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Russia Is No Great Power If It Can’t Beat Ukraine on the Battlefield

Su-57 stealth fighter. Image Credit: Wikicommons.

The Ukraine War is Accelerating Russia’s Decline toward Middle Power Status – Three weeks into the Ukraine war, the most remarkable strategic observation – even more than Ukrainian heroism – is Russia’s terrible battlefield performance. This has surprised, even shocked, most analysts. Everyone, including Russian President Vladimir Putin, expected greater Russian success by this point. Our working assumption was that Russia is a great power able to deploy decisive conventional force, at minimum, in its own neighborhood. Now there are rumors that Russia is asking for Chinese military assistance and recruiting Middle East mercenaries to fight in Ukraine.

This is pretty obviously not the performance one would expect from a great power. If Russia cannot sustain a mid-sized kinetic contingency on its own border for more than three weeks without help, then Russia is in serious trouble. It might even be correct to finally stop calling Russia a great power – its GDP has been too small for that appellation for while – and admit that it has fallen out of that ranking.

Losing in Ukraine

Moscow’s traditional claim to great power status is obvious: Russia has a large landmass and a reasonably large, educated population. It has a large defense industrial base left over from the Soviet period, and thousands of nuclear weapons from the old USSR too. For the last decade, the Kremlin has embarked on a much-touted military modernization. The new, post-Soviet military was to be leaner, faster, more precise, and more technological than the bloated Red Army of yore. It would not need to engage in indiscriminate fires as it did in Chechnya to win.

Smaller Russian campaigns hinted at this potent new force – defeating Georgia in 2008, snatching the Crimea in 2014, and helping Syrian dictator Bashar al-Assad over the last decade. But the Ukraine invasion is the first major operation of this new Russian military against a substantial opponent. Amazingly, it now seems possible, that Ukraine, if it can hold out a few more weeks, may actually win the war by permanently stalemating the Russian army as its economy collapses back home under sanctions.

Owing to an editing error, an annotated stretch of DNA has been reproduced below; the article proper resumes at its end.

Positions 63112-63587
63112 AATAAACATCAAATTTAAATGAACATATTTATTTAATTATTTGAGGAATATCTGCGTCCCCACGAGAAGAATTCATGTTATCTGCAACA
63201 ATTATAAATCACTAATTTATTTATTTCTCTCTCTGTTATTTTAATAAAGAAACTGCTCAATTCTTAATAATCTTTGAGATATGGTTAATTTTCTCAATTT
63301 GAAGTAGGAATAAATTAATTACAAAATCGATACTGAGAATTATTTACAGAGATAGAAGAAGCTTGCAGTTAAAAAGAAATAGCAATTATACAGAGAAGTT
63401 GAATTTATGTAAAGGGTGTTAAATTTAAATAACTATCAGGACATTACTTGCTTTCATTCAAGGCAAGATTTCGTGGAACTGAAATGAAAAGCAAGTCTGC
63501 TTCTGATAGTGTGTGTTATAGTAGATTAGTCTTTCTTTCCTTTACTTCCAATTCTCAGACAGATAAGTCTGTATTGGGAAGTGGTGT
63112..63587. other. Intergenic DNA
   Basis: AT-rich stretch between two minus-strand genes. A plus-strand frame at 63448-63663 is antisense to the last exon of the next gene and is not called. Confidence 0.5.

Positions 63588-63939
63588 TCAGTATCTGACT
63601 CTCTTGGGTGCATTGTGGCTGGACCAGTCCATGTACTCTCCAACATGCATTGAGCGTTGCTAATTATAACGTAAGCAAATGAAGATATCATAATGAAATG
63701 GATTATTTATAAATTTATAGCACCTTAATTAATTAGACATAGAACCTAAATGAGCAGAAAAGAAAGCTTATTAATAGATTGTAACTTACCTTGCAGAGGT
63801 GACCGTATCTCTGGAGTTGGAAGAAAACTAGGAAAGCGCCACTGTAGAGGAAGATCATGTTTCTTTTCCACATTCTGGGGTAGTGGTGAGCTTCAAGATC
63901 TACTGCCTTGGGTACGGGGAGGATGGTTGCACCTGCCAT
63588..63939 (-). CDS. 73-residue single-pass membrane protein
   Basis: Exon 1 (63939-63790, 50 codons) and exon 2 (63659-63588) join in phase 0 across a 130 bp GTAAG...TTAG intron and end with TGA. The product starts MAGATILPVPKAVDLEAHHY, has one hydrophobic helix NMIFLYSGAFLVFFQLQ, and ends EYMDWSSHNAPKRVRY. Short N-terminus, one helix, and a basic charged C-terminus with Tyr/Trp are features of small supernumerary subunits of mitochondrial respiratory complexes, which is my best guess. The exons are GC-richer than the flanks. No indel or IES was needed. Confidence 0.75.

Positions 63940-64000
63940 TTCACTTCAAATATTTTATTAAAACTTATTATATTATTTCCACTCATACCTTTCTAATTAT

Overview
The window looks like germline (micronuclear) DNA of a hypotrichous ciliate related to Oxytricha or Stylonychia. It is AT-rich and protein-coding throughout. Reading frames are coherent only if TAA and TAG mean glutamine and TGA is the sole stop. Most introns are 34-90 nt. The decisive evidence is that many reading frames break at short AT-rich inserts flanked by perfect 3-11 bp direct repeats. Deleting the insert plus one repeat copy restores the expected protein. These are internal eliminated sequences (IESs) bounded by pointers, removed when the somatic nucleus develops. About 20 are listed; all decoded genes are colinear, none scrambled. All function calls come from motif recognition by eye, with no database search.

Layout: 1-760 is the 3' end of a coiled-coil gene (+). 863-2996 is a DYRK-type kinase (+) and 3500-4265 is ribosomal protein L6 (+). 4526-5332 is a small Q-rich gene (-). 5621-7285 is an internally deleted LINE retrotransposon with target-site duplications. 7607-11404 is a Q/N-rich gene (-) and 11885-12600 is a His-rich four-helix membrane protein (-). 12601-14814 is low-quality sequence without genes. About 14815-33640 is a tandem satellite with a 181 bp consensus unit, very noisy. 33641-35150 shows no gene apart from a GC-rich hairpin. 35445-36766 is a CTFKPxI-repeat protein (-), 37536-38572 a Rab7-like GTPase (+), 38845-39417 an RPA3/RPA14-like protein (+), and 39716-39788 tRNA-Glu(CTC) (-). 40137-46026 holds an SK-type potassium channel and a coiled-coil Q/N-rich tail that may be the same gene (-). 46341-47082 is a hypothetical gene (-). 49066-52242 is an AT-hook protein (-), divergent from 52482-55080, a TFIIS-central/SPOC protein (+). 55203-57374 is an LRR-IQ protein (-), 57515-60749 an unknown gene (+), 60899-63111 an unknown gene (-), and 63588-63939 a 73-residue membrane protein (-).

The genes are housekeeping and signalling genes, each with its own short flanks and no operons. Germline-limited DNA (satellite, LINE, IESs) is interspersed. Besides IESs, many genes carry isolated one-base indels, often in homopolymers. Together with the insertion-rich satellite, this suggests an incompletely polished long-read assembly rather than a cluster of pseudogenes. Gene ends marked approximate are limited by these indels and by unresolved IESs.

The reasons are many – corruption in procurement, low morale among soldiers who were not informed they would be fighting a war, war planning with highly optimistic assumptions that Ukraine would quickly capitulate, and Putin’s cronyistic inner circle unwilling to push back on his delusions about the war. But critically, without a battlefield victory in Ukraine, Russia’s claim to great power status will increasingly hang solely on its possession of many nuclear weapons.

The Ukraine War is Accelerating Russian Decline

Russia is rich in human capital and natural resources. Unfortunately, those capacities have long been poorly developed by a series of corrupt, autocratic strongmen and elites. Putin fits into a long tradition of Russian misgovernment, extending back through cronyistic and ideological Soviet dysfunction to the abuses and nepotism of the czarist regime.

Putin was supposed to shake this off. He replaced the dithering, confused leadership of President Boris Yeltsin in the 1990s. He promised strength and rule of law. And for a few years in the early 2000s, this appeared to be the case. He stemmed Russia’s post-Soviet slide.

But in time he fell into the bad habits of strongmen everywhere. He refused to leave power. He cracked down on dissent, stripping away the value of openness and transparency for clean, functional government. He tolerated and encouraged cronyism and corruption to tie critical elites to himself. He broke the independent oligarchs and ‘new Russians’ of the 1990s and replaced them with state-dependent client-elites who needed access to Putin to maintain their riches. Even Soviet rulers faced collective leadership in the Politburo. Putin does not.

The result of political misgovernance has been a slow but steady economic slide. Russia’s economy is now smaller than South Korea’s, and it will contract this year because of the tough new sanctions. Its population growth is stagnant. Its corruption score is similar to third-world states. Its economy is resource export-dependent. It mostly sells natural resources, despite pretensions to global political importance.

Raw military power has long been Russia’s traditional compensation for these economic problems. German Chancellor Helmut Schmidt once called the USSR ‘Upper Volta with missiles’ to capture that compensation. Per Schmidt, the Soviet Union may have had a stagnant economy, but its sheer military capability guaranteed it a place at the top table of international politics. Putin has often talked this way, belligerently insisting that Russia is a great power that cannot be pushed around.